Madison – Following the latest hearing in the Julie C. Valadez v. Ricardo Valadez case in Waukesha County, experts at End Domestic Abuse Wisconsin (End Abuse) identify aspects of the case that are consistent with harmful patterns in WI family court and provide clarification about the potential impact of the case on survivors of domestic violence statewide.
The Valadez case between former spouses Julie and Ricardo Valadez has spanned several years, and is ongoing as Julie brings questions of custody and placement of Valadez’ four children before the courts. The Waukesha County Circuit Court found that Ricardo engaged in a pattern of domestic abuse against Julie. However, the court ordered sole legal custody to Ricardo and, over the past several months, placement has shifted to the children’s father.
“This case exemplifies systemic failures survivors experience in family court across WI, especially dismissal of domestic abuse dynamics when making child custody and placement decisions,” stated End Abuse Co-Director of Prevention & Engagement Jenna Gormal. “Although state statutes include provisions intended to put survivors on a level playing field in court, they are not consistently given appropriate consideration by judges, commissioners, and Guardians ad Litem.”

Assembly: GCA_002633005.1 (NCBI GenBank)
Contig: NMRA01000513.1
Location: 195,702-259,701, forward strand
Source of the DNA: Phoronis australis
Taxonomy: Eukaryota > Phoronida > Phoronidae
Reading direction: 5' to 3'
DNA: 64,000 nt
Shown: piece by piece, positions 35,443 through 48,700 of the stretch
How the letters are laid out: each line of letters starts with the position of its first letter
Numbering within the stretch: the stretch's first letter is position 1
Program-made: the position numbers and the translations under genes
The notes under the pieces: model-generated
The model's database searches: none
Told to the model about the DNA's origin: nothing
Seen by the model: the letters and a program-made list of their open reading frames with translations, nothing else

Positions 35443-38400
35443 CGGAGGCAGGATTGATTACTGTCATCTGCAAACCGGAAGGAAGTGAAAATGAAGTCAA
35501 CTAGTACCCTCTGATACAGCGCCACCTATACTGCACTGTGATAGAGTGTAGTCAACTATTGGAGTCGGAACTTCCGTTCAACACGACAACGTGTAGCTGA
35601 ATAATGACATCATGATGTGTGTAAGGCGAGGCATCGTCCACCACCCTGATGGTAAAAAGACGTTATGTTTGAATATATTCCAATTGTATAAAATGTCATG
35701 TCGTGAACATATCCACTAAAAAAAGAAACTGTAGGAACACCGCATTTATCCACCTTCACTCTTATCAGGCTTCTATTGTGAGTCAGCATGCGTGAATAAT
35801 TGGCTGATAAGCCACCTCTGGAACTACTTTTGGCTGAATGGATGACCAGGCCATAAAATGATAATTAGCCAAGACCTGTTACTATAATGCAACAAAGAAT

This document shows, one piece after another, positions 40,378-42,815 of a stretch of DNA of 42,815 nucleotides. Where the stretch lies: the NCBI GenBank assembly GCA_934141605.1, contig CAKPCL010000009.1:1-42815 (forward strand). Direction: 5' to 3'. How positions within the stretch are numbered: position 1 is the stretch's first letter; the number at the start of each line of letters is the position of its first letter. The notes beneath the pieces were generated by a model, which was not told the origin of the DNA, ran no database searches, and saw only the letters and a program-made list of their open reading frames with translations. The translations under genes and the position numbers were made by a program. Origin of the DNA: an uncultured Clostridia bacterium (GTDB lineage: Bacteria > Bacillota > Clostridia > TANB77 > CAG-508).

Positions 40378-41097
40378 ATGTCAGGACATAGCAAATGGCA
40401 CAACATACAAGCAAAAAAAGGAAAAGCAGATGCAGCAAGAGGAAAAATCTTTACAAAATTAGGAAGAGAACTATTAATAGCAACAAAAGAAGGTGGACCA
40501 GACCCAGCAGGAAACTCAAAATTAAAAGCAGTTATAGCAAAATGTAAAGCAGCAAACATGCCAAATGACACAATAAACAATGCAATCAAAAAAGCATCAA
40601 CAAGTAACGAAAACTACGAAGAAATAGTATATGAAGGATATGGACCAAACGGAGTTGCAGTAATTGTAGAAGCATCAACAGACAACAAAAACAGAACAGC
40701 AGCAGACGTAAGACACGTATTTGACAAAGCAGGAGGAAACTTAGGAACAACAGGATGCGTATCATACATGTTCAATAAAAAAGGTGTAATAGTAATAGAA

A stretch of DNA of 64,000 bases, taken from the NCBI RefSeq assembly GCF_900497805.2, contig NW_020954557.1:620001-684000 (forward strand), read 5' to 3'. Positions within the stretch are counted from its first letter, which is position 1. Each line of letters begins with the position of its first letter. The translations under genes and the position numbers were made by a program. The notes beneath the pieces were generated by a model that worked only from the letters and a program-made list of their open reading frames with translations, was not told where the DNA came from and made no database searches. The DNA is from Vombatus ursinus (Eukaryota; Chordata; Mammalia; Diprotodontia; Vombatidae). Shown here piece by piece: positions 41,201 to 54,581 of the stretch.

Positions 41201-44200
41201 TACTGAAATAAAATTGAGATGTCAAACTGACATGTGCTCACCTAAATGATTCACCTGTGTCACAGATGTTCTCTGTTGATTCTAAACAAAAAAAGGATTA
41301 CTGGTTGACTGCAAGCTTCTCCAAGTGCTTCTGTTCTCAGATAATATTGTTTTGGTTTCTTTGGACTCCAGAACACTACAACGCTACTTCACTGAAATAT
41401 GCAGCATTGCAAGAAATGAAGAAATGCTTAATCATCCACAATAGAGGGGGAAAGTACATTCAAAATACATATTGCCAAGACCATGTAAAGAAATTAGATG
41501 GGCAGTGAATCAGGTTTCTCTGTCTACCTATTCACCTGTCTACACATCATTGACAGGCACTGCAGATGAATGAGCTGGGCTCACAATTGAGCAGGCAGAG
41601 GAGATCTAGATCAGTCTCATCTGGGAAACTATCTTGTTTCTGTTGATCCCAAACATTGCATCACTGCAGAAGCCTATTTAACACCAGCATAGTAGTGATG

End Abuse is following the case’s potential impact on survivors of domestic abuse statewide. Notable is a December 2021 decision by the Court of Appeals, which bolsters statutes intended to account for domestic abuse dynamics in family court, and thus holds potential to impact others facing similar challenges. Wisconsin Statute Wis. Stat. 767.41(2)(d) created a rebuttable presumption that when one party has engaged in a pattern or serious incident of domestic violence, joint or sole custody to the abusive parent is contrary to the child’s best interest. Additionally, the “safety and well-being” of the abused parent and child become “paramount concerns” when determining custody and placement, even if custody presumption is rebutted.
The Court of Appeals decision found that Ricardo should not have been awarded sole legal custody because he did not receive treatment from a certified batterers’ treatment program or provider, as is required by statute, and thus failed to rebut the domestic violence custody presumption. Moreover, the Court of Appeals found the circuit court “failed to explicitly apply the proper legal standard…requiring the court to make Julie’s safety and that of her children a paramount concern in determining placement.” Still, contrary to statute, the children remain in custody and placement with Ricardo, at least until the circuit court takes action on the Court of Appeals decision. Last week, hearings were set for May and June regarding motions for the pending issues of custody and placement.
“The Court of Appeals decision creates precedent for trial courts to follow,” offered Gormal. “By setting the standard that domestic abuse dynamics must be taken seriously in custody and placement decisions, the Court of Appeals’ decision may result in better custody and placement decisions for survivors statewide. As Julie awaits circuit court action on the Court of Appeals decision, we see possibility that the Court of Appeals decision may have positive ramifications for other Wisconsin survivors.”